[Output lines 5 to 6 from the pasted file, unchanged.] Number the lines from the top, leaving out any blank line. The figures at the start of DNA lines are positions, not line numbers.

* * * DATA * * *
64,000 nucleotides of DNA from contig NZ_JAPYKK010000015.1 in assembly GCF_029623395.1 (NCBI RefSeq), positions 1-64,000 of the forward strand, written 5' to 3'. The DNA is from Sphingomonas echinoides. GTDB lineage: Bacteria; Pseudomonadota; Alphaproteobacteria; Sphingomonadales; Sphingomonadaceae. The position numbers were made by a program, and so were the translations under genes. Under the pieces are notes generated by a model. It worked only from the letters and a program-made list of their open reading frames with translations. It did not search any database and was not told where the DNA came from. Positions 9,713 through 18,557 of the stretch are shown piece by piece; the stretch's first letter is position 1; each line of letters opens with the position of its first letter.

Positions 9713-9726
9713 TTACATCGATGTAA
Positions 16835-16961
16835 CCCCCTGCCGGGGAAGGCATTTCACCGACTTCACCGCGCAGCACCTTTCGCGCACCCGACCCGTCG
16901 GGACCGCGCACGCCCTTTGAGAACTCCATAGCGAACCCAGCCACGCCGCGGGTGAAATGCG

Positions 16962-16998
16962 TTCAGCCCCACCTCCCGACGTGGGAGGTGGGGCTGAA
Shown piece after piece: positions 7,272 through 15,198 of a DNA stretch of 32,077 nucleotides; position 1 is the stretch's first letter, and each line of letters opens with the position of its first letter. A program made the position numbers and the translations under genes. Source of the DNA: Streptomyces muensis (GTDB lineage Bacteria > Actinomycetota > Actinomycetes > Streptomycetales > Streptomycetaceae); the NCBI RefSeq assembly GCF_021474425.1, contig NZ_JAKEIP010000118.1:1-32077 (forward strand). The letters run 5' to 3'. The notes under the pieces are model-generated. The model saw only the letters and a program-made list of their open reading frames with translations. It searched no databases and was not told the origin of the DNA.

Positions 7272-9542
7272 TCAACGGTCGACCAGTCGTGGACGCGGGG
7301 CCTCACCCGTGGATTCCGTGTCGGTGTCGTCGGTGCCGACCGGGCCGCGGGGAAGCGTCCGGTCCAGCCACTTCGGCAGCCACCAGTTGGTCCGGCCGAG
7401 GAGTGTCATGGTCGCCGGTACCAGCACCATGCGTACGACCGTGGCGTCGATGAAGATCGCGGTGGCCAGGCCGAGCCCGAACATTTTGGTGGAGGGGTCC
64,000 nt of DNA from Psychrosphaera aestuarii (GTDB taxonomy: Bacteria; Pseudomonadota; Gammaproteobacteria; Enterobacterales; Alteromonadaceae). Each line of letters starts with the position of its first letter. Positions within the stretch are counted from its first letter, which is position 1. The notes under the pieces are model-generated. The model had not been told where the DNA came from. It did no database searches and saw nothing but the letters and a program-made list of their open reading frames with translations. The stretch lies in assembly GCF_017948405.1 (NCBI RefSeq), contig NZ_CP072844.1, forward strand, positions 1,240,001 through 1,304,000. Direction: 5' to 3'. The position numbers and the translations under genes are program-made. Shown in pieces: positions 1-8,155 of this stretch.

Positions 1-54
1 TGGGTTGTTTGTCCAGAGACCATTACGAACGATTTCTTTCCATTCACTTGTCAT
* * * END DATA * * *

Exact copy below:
16835 CCCCCTGCCGGGGAAGGCATTTCACCGACTTCACCGCGCAGCACCTTTCGCGCACCCGACCCGTCG
16901 GGACCGCGCACGCCCTTTGAGAACTCCATAGCGAACCCAGCCACGCCGCGGGTGAAATGCG